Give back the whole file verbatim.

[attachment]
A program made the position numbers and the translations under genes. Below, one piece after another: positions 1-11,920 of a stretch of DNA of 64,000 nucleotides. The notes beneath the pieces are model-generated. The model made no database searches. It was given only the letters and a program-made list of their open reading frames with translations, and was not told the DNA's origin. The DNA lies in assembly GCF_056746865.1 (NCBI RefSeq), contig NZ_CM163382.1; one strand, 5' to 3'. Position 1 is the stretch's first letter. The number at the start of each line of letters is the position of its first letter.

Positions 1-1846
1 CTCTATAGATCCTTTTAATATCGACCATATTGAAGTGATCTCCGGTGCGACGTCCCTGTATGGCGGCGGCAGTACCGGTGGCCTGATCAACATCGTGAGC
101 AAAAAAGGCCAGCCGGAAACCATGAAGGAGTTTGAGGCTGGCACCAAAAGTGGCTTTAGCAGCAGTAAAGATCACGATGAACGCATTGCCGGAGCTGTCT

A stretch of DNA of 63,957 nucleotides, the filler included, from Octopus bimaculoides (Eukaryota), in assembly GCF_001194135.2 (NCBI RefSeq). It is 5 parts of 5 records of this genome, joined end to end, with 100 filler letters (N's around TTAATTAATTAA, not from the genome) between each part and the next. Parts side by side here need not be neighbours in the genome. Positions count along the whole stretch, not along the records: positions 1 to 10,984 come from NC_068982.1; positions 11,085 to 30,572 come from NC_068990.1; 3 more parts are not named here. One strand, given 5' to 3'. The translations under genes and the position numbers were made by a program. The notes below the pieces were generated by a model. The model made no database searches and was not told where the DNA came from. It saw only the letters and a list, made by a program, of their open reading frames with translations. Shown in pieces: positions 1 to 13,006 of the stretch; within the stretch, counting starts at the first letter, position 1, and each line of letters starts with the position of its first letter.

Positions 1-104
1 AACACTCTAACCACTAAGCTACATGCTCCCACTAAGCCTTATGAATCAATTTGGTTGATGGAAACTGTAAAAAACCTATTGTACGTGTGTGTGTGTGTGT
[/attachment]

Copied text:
A program made the position numbers and the translations under genes. Below, one piece after another: positions 1-11,920 of a stretch of DNA of 64,000 nucleotides. The notes beneath the pieces are model-generated. The model made no database searches. It was given only the letters and a program-made list of their open reading frames with translations, and was not told the DNA's origin. The DNA lies in assembly GCF_056746865.1 (NCBI RefSeq), contig NZ_CM163382.1; one strand, 5' to 3'. Position 1 is the stretch's first letter. The number at the start of each line of letters is the position of its first letter.

Positions 1-1846
1 CTCTATAGATCCTTTTAATATCGACCATATTGAAGTGATCTCCGGTGCGACGTCCCTGTATGGCGGCGGCAGTACCGGTGGCCTGATCAACATCGTGAGC
101 AAAAAAGGCCAGCCGGAAACCATGAAGGAGTTTGAGGCTGGCACCAAAAGTGGCTTTAGCAGCAGTAAAGATCACGATGAACGCATTGCCGGAGCTGTCT

A stretch of DNA of 63,957 nucleotides, the filler included, from Octopus bimaculoides (Eukaryota), in assembly GCF_001194135.2 (NCBI RefSeq). It is 5 parts of 5 records of this genome, joined end to end, with 100 filler letters (N's around TTAATTAATTAA, not from the genome) between each part and the next. Parts side by side here need not be neighbours in the genome. Positions count along the whole stretch, not along the records: positions 1 to 10,984 come from NC_068982.1; positions 11,085 to 30,572 come from NC_068990.1; 3 more parts are not named here. One strand, given 5' to 3'. The translations under genes and the position numbers were made by a program. The notes below the pieces were generated by a model. The model made no database searches and was not told where the DNA came from. It saw only the letters and a list, made by a program, of their open reading frames with translations. Shown in pieces: positions 1 to 13,006 of the stretch; within the stretch, counting starts at the first letter, position 1, and each line of letters starts with the position of its first letter.

Positions 1-104
1 AACACTCTAACCACTAAGCTACATGCTCCCACTAAGCCTTATGAATCAATTTGGTTGATGGAAACTGTAAAAAACCTATTGTACGTGTGTGTGTGTGTGT